Edit: sorry I see they say a fixed 24VDC. You are right.
     
  9. bwack

    Thread Starter Active Member

    Nov 15, 2011
    109
    10
    Hi again Bill. I think I may have missed some of your post above, maybe it was edited in later or I failed to see it the first time (im sorry). I agree with you on this, the example they show is bad, why not use 6 leds instead and a resistor., but still even if the example is bad, thermal runaway is a problem with constant current sources. So one may ask if one really needs those for such large quantities of leds.. ? (and the answer is yes if you need to install leds in a plane for example where the batteryvoltage can vary alot)..

    Anyway I think I'll use two drivers instead, one for the near and one for the far. I could have a cheap linear driver, preferable amc7135 (or make one myself) for the near (wide) beam, and another (not thought of yet) driver for the throw... When thinking of it is nice to cut the high beem when I meet people in the woods to prevent blinding. Ok I drop this balancing idea. Thanks for the advice.
     
  10. Wendy

    Moderator

    Mar 24, 2008
    20,766
    2,536
    Good luck!
     
  11. bountyhunter

    Well-Known Member

    Sep 7, 2009
    2,498
    507
    A trick I have used for matching is to order maybe 20 pieces on 2N2222 or 2N3904 devices in plastic To-92 from someplace (they are really cheap). Then I set up a little test circuit to measure the VBE at 1 mA and look for matched pairs. I usually find at least 5 pairs that match to within a few mV. Then when you build the circuit, Krazy glue the flat sides together on the pairs that need to track thermally.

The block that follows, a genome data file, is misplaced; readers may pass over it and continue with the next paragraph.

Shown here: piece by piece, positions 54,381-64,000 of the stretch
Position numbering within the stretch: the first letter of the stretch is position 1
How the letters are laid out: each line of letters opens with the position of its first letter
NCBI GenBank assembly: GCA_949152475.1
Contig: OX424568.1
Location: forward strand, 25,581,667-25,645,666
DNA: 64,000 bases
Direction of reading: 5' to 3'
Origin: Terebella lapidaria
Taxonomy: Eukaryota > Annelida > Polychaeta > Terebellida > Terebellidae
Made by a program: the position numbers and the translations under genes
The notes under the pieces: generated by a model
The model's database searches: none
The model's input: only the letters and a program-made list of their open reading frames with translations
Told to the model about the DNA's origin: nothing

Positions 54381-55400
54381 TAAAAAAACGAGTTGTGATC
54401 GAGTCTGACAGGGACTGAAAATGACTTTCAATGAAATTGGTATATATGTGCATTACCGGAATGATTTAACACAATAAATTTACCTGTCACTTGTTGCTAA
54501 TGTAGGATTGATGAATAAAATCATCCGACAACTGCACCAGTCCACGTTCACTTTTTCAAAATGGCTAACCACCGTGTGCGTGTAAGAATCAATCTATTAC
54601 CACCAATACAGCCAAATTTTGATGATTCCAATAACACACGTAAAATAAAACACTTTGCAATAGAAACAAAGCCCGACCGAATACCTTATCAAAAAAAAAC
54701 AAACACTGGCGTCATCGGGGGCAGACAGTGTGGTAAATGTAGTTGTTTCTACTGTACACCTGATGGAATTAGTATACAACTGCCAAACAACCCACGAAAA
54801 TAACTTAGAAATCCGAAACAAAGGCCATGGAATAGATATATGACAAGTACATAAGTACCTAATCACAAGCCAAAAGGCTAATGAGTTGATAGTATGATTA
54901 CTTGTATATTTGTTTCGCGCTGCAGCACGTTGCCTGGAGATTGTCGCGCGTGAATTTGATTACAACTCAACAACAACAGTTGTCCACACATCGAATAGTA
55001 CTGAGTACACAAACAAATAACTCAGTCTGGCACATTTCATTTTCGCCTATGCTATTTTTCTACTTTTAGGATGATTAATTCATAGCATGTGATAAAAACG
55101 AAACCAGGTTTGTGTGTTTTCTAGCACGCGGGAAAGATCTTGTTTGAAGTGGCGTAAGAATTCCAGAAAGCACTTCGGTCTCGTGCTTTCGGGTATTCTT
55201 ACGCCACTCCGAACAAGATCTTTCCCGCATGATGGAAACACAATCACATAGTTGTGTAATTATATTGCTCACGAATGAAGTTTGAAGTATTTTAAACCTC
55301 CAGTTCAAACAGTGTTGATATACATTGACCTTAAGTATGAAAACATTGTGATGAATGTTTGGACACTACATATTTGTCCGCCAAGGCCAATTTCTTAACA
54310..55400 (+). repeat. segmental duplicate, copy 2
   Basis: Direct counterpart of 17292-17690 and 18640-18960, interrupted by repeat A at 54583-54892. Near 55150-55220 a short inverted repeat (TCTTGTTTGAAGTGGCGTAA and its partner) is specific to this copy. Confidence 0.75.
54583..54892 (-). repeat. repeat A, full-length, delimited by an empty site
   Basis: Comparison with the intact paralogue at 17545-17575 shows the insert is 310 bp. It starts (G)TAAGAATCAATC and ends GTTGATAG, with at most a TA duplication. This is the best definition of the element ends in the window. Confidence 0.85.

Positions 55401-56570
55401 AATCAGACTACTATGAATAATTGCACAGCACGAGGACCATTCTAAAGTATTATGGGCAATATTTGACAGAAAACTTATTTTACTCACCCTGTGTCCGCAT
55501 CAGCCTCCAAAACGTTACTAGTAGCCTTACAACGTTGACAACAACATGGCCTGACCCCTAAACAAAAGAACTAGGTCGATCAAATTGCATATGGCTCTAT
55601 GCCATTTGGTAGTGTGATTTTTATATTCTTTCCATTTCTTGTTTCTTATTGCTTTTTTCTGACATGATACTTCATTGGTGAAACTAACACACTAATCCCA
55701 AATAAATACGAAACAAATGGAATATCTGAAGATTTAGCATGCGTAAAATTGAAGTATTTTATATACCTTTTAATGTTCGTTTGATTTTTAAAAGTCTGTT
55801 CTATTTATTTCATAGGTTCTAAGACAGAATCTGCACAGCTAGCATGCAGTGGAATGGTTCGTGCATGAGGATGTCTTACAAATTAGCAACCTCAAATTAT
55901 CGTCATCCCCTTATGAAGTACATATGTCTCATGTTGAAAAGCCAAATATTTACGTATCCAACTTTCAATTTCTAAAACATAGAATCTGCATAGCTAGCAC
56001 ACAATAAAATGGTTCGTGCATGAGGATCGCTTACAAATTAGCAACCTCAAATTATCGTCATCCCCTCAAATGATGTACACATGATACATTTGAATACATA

12. bountyhunter

    Well-Known Member

    Sep 7, 2009
    2,498
    507
    Thinking like a designer: I would stack the two LEDs in series and redesign the top current source for 1.4A. Problem solved. I would use a PWM converter for allowing the current to be adjusted with high efficiency. You could even use a part like LM2576 set up as a current source.
     
  13. bwack

    Thread Starter Active Member

    Nov 15, 2011
    109
    10
    Thanks bountyhunter. The idea was to get some load regulation (in realtime by the user) between the two emitters using one and only one (relative expensive) constant current source. Think of it as the balance on a stereo amplifier, where the user can in realtime balance to his/hers needs.

    I did do some calculations and simulations on the idea of balancing some load between the two parallel strings, using an opamp to control a npn in series with the second led to regulate the current in that led, but _at_ the range I was looking for ( 25/75 load share), the losses at this range is so great that I could just aswell have dropped this idea and used a second inexpensive linear reg. instead when taking the cost and efficiency into consideration. For just 50/50 split its just more complex and adding losses. I'm not conserned about runaway either, and if we put them in series, problem solved as you say :)
    Edit: btw thanks for the LM2576 btw, never seen it before.
     
    Last edited: Nov 30, 2011
  14. thatoneguy

    AAC Fanatic!

    Feb 19, 2009
    6,357
    718
    Put a 25% tint on the glass lens where the LEDs are too bright in the near field.
     
  15. bountyhunter

    Well-Known Member

    Sep 7, 2009
    2,498
    507
    Run them in series but put a small shunt (with pot adjust) around one LED to be able to dim it a touch. Use a very small fixed shunt on the other LED to make sure the user-adjustable LED is always a shade brighter at full current.